Thursday, January 08, 2015

Mauritania and the Abolition of Slavery Movement

Activists persecuted for opposing land-grab-driven slavery in Mauritania

Many Mauritanian citizens cannot wait for the year 2014 year to end. Unfortunately, 2015 does not look promising either.
First, blogger Mohamed Cheikh Ould Mohamed faces a death penalty sentence imposed on December 26 for blasphemy, though he denies insulting the prophet, saying his blog commentary was a reflection on an unjust social order based on a caste system that marginalizes underprivileged communities.
This caste system is also what has driven many activists in Mauritania to protest the ongoing land grabs by corporations against local farmers who are then forced to work the land they previously owned. One such activist is Biram Dah Abeid, head of the Initiative pour la Résurgence du Mouvement Abolitionniste en Mauritanie IRA (the Initiative for the Resurgence of the Abolition Movement in Mauritania). He and other Mauritanian human rights activists were arrested on November 11, 2014.

In 2013, Dah Abeid received the
United Nations Human Rights Award and the Front Line Defenders At Risk. He organized a nationwide rally to raise awareness about land-grab slavery—a practice that has proven especially harmful for the Haratin people, a community made of mostly farmers. Some of the rally's participants were arrested in November.
Front Line Defenders, an international human rights organization, posted the following notice on their website :
On 11 November 2014, Biram Dah Abeid and eight of his colleagues from IRA were charged and held in pre-trial detention in the prison in Rosso, because they took part in an illegal caravan of protest calling for the final abolition of slavery in Mauritania. Biram and his colleagues were held in isolation, beaten and had their mobile phones taken. Then, on 17 December, Biram and his colleagues were informed that their trial would be held the following day, even though his lawyers had not been given advance notice so they could prepare his defence. In Mauritania the practice of slavery persists in a more traditional way [..] continuing to live as chattel slaves to their masters. In practice, this means they can be bought and sold, hired out, or given away as gifts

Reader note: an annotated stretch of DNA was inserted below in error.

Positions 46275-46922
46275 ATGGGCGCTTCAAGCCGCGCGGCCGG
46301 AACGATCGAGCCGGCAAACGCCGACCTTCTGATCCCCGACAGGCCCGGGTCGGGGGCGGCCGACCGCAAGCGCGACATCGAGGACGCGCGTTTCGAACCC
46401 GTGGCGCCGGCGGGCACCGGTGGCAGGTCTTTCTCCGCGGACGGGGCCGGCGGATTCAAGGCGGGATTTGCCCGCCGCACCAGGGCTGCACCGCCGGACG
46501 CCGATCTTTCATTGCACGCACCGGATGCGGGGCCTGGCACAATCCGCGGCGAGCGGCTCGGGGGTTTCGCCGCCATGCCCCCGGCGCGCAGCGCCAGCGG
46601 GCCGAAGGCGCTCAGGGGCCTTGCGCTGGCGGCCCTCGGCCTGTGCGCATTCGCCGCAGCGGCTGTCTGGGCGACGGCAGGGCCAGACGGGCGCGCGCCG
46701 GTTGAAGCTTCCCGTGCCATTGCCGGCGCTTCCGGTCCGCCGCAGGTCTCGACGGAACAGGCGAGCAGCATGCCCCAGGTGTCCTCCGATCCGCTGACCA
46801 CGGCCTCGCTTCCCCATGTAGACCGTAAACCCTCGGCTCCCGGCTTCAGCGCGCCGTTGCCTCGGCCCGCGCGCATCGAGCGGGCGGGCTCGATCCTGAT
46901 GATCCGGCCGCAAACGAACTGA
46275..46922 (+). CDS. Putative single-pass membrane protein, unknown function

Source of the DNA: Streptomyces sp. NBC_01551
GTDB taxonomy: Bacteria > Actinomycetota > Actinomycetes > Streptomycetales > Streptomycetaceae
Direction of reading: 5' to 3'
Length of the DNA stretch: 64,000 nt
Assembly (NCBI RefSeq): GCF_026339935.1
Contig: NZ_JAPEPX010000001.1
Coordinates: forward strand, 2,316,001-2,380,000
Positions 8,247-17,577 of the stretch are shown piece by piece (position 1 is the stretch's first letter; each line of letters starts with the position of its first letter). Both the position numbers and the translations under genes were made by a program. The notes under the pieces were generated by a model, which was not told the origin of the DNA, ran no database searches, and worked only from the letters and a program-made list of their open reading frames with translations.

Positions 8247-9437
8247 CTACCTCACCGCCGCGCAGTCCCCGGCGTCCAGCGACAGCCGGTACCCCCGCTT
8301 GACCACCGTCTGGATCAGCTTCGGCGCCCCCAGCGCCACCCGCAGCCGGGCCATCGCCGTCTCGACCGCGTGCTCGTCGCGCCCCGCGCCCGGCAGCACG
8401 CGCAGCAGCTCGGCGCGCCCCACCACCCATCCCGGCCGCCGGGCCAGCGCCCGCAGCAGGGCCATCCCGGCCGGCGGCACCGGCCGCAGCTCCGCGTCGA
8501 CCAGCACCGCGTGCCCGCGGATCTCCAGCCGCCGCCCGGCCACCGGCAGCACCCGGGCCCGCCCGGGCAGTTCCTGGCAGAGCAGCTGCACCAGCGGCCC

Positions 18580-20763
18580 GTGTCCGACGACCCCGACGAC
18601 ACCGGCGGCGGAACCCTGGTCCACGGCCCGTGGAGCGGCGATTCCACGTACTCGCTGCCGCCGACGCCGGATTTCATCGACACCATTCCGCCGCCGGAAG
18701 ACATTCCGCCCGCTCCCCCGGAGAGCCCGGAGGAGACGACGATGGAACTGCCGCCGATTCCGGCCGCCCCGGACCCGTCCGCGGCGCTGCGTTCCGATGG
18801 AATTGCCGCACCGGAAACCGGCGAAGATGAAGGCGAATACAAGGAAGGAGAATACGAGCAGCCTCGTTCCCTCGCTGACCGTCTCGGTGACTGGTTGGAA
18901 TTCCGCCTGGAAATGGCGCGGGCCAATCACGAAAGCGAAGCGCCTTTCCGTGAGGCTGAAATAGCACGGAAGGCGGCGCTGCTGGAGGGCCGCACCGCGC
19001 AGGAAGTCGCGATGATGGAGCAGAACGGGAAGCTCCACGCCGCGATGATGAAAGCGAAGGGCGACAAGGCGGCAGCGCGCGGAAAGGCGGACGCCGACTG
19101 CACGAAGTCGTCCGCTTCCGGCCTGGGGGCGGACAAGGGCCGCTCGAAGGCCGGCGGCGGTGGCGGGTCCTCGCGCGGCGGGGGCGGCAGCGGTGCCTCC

In a press release on November 12, Amnesty International demanded that the activists be set free: 
These arrests are part of a growing crackdown on anti-slavery activists in Mauritania. In October, four IRA members were arrested in the largest mosque of the capital city Nouakchott, when they were simply responding to criticisms of their organization. They were accused of disrupting prayers and inciting unrest, among other charges. They are also currently held in detention without trial.
From his jail cell, Dah Abeid called on all human rights activists in Mauritania to get involved in the civil rights movement in a peaceful manner. He also added a message to the authorities: 
I am sending this message to the authorities: [...] We are driven by the spirit of sacrifice that gives us the moral drive to resist any sentencing because we dedicate our lives to the oppressed, to the humble, to democracy. 
They day following the arrest, Mauritanian diaspora in Europe and North America published a statement condemning the arrests: 
The success of the anti-slavery rally and the mobilization of the local population threatened the government. They decided to repress these activists in the final lap of their rally. In fact, when they reached the town of Rosso, the activists were apprehended by police forces right away. No one was allowed to reach out to a lawyer or relatives.  
Anti-slavery organizations have tried on several occasions to alert international media to a potential civil war in Mauritania because of what they call “a systemic pro-slavery position of the state that always sides with the slave-owners.” They have urged the international community to support the eradication of land-grab-driven slavery, to preserve the social cohesion of the nation.

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